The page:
China's Interests and the Global Order

By EO Editorial Board
Published: 2009-10-26

Cover Editorial - EO print edition no. 441
Translated by Paul Pennay

Original article: [Chinese]

The recent hijacking of a freighter by pirates in the Indian Ocean, has aroused deep concern among many Chinese people.

Since the end of last year, China has been sending a small fleet of warships to carry out international patrols in the Gulf of Aden. The move has attracted a variety of interpretations.

The Chinese government has presented the move as a sign of China's "peaceful rise" and a counter to accusations of any kind of "China threat."

In the minds of many others, the move marks the return of Chinese Navy's to the high seas almost 600 years after famous Ming Admiral Zheng He's led his fleet across the globe and is a sign of the re-emergence of the country's military power.

Perhaps because of such an attitude, China's media and online discussions are full of arguments pushing for a hardline response to the hostage crisis in order to project the country's "national prestige."

However, specific responses to the incident is not a topic we want to explore here.

In the face of such difficult problems, policy makers need to remind themselves that public sentiment should not interfere with their decisions.

We can consider looking at this incident from another angle, an interpretation that takes into account China's role in a globalizing world. From this perspective, we believe that China should choose a global response.

Somali pirates can serve as a metaphor.

Throughout history, fighting against piracy and protecting shipping lines have been a sign of a country's status as a world power. This is as true today for America as it was for the ancient Roman Empire.

The current problems with Somali pirates are a symbol of the chaotic element that exists in our globalized world.

In the 20th century, the international arena was dominated by conflicts between sovereign states. The various parties had clearly defined national interests and their behavioral tendencies were also predictable.

But the emergence of the power of pirates, terrorist organizations and other forces show that non-government forces have obtained the destructive power that once only belonged to nation states.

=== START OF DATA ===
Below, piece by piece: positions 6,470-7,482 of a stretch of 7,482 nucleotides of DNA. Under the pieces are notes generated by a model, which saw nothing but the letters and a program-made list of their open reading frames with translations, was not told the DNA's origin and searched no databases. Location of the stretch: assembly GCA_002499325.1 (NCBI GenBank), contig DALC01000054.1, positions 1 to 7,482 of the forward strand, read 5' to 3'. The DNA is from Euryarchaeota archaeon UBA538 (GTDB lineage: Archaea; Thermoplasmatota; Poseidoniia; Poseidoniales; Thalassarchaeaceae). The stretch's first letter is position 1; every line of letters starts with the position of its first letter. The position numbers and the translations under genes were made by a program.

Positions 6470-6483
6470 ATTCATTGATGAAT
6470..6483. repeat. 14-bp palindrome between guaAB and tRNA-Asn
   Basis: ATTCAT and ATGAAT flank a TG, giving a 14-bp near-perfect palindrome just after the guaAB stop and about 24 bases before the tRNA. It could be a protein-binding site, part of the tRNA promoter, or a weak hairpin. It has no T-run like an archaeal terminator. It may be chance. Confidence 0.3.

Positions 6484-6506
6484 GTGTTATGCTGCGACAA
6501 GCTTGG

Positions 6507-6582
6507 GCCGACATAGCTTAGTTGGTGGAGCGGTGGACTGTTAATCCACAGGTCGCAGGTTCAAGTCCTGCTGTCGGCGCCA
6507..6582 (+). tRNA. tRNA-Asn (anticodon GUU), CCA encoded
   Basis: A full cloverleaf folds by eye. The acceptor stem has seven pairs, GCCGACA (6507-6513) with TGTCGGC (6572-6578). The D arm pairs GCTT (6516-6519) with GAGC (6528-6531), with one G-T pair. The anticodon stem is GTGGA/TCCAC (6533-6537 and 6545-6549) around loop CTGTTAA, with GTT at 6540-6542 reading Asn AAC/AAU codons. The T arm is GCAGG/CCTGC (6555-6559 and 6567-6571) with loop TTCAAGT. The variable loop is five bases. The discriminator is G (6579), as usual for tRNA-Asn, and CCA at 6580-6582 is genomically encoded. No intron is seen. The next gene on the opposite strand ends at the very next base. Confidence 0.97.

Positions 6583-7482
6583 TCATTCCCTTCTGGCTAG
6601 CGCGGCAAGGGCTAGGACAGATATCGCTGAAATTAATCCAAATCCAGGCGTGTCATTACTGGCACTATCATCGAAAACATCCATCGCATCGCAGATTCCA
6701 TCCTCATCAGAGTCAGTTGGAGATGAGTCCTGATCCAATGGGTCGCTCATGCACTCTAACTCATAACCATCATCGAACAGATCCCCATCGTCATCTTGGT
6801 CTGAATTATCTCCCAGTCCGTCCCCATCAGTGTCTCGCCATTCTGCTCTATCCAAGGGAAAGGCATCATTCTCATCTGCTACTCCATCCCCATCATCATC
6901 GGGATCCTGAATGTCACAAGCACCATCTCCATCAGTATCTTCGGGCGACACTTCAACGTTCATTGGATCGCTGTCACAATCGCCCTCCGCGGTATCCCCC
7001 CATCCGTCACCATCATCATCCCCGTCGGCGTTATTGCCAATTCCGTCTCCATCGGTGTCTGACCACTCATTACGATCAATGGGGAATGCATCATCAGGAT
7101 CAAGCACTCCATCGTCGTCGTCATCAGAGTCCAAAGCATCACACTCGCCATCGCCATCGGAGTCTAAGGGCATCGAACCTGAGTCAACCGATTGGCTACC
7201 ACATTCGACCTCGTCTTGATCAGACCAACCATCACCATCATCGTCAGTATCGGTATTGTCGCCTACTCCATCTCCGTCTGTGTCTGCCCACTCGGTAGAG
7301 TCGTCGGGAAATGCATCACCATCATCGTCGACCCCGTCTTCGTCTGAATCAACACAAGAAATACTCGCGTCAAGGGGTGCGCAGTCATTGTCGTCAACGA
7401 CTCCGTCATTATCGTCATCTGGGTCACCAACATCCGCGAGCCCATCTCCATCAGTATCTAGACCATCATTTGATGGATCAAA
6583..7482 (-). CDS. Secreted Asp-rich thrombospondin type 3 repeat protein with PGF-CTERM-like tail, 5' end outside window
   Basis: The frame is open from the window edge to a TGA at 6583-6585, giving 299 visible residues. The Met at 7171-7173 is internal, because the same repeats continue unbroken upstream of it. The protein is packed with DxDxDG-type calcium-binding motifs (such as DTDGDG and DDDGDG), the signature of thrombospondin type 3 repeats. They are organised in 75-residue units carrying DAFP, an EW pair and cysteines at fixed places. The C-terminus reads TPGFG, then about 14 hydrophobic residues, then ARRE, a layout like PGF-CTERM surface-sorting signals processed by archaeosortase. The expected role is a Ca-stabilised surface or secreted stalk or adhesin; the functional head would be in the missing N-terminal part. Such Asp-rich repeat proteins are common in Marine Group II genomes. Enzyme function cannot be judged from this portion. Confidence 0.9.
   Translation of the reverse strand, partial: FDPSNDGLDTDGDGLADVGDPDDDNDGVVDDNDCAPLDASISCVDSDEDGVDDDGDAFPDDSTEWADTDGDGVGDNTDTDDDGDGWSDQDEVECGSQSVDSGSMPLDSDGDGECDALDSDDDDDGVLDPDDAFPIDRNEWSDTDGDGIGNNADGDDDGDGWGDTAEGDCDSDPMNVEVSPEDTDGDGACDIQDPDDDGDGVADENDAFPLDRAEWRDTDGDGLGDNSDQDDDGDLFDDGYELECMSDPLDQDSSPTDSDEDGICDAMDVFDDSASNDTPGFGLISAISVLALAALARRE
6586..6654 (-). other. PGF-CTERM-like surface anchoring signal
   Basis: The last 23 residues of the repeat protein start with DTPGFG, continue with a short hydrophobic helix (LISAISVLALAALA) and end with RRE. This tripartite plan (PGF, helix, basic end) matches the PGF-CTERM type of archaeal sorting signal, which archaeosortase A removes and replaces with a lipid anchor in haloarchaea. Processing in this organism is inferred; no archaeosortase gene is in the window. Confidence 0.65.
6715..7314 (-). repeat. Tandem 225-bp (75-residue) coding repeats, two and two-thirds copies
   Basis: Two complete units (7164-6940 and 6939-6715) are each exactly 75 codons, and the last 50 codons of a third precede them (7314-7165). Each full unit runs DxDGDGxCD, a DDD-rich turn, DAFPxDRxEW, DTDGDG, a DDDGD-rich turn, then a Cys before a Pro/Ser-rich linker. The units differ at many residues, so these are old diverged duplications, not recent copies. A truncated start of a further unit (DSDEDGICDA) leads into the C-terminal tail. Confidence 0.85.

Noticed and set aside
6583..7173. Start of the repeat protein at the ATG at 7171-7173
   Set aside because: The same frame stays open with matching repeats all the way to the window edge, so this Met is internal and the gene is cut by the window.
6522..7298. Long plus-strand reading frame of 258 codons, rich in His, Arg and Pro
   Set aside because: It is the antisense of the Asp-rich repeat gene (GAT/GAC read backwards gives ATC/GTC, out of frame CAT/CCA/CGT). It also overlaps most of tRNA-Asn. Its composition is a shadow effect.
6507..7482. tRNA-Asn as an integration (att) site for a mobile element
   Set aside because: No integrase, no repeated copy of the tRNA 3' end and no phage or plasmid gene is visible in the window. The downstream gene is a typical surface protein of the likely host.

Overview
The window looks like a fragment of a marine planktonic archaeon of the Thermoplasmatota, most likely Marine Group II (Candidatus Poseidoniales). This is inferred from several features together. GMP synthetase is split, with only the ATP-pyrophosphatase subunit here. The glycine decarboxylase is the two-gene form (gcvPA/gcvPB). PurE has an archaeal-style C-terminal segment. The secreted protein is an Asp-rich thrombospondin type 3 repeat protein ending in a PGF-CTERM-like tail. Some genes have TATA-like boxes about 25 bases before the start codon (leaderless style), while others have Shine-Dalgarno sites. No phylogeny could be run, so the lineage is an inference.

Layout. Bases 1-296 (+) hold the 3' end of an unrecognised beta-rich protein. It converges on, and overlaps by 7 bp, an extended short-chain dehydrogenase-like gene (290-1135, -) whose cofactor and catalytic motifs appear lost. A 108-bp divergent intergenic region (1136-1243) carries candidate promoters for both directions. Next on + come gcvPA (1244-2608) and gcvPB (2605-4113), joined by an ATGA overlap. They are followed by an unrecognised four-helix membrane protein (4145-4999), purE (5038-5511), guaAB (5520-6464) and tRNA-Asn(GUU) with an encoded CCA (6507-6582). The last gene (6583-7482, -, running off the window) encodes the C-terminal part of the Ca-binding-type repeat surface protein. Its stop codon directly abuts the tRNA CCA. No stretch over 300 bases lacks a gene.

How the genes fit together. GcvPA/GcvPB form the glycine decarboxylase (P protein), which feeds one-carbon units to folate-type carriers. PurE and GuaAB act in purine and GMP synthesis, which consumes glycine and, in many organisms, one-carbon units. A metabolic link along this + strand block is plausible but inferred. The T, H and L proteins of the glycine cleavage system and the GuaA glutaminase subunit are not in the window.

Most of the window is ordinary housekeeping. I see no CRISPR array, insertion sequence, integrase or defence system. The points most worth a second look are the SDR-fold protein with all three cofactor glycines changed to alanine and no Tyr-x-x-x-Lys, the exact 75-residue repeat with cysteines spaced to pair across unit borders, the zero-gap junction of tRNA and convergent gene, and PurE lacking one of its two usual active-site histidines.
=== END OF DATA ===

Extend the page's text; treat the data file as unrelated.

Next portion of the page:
The behavior of these forces is unpredictable and they have no clear target or goal. We could also say that their goal is to simply disrupt the existing system in order to take advantage of the ensuing chaos.

As a result, the conflict between nation-states and these forces has evolved into a battle between forces aiming to maintain and those hoping to destroy the existing world order.

At this time, the maintenance of international order is especially dependent on the ability of large powers to provide and guarantee stability. This includes, among other things, mediating in relation to conflicts and wars between small countries, combating terrorism and safeguarding the security of international shipping routes.

While this kind of action on the part of great powers forces them to bear the cost of maintaining stability and allows small countries to take a "free ride," this kind of "free rider" behavior also determines a country's role as a minor player in the international arena.

Today, China is beginning to bring it's forces into play in dealing with the financial crisis, climate change, the energy crisis, development challenges and other issues.

Although the country is still working hard to adapt to its new role, the world has already placed great expectations upon China.

At the end of September, Chinese President Hu Jintao won widespread praise after he called for debt relief for developing countries when addressing the 64th session of the UN General Assembly.

Imperceptibly, China is rapidly changing from being a recipient of aid to a provider of aid, this move is not only a matter of friendship and moral duty, but it can also help to avoid the emergence of more "bankrupt states" like Somalia that upset the global order, therefore benefitting both the recipients and the common good.

In the past two or three decades, no country has benefitted more than China from the existence of the international order. With a flow of funds from the outside world and the existence of a huge global market helping to awaken the entrepreneurial spirit of the Chinese people.

Of course, many of the rules that govern this international system still leave Chinese people dissatisfied, but only deeper integration into the system offers any hope of changing them.

For a while, China took a proud attitude of refusing to engage in overseas affairs, and ridiculed the United States when it attempted to play the role of "world policeman," but the situation has now already forced China to occasionally play a similar role.

It would be unwise to approach the Gulf of Aden incident from the perspective of playing to a domestic audience or of showing off national prestige.
A more correct understanding would be to see it as an opportunity for China to maintain the global order and thus act in China's national interests.

One sign of a country's peaceful emergence as a global power is that it does more than simply stress that its policies are not subverting the existing global system, but makes an effort to contribute to the maintanence of that world order.